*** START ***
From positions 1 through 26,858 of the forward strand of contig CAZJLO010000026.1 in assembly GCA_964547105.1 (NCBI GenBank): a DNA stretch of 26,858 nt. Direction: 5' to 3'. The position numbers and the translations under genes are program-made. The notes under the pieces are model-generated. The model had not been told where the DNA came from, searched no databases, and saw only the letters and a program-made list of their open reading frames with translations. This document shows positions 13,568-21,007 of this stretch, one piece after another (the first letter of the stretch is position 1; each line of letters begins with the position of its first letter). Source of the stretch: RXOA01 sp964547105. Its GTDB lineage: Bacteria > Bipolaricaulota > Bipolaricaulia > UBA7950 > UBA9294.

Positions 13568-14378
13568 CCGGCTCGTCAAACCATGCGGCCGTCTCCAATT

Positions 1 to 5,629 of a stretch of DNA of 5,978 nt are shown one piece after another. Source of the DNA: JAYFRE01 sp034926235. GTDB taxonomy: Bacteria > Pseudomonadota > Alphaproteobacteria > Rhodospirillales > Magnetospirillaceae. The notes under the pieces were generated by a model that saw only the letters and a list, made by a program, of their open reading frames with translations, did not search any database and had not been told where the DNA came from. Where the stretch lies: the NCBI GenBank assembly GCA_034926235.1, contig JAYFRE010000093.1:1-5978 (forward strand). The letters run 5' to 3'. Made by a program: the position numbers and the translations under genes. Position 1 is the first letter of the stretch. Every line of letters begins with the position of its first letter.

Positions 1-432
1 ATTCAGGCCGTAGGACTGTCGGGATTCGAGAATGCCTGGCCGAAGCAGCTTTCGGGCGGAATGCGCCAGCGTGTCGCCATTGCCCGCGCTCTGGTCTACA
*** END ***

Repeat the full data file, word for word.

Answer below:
From positions 1 through 26,858 of the forward strand of contig CAZJLO010000026.1 in assembly GCA_964547105.1 (NCBI GenBank): a DNA stretch of 26,858 nt. Direction: 5' to 3'. The position numbers and the translations under genes are program-made. The notes under the pieces are model-generated. The model had not been told where the DNA came from, searched no databases, and saw only the letters and a program-made list of their open reading frames with translations. This document shows positions 13,568-21,007 of this stretch, one piece after another (the first letter of the stretch is position 1; each line of letters begins with the position of its first letter). Source of the stretch: RXOA01 sp964547105. Its GTDB lineage: Bacteria > Bipolaricaulota > Bipolaricaulia > UBA7950 > UBA9294.

Positions 13568-14378
13568 CCGGCTCGTCAAACCATGCGGCCGTCTCCAATT

Positions 1 to 5,629 of a stretch of DNA of 5,978 nt are shown one piece after another. Source of the DNA: JAYFRE01 sp034926235. GTDB taxonomy: Bacteria > Pseudomonadota > Alphaproteobacteria > Rhodospirillales > Magnetospirillaceae. The notes under the pieces were generated by a model that saw only the letters and a list, made by a program, of their open reading frames with translations, did not search any database and had not been told where the DNA came from. Where the stretch lies: the NCBI GenBank assembly GCA_034926235.1, contig JAYFRE010000093.1:1-5978 (forward strand). The letters run 5' to 3'. Made by a program: the position numbers and the translations under genes. Position 1 is the first letter of the stretch. Every line of letters begins with the position of its first letter.

Positions 1-432
1 ATTCAGGCCGTAGGACTGTCGGGATTCGAGAATGCCTGGCCGAAGCAGCTTTCGGGCGGAATGCGCCAGCGTGTCGCCATTGCCCGCGCTCTGGTCTACA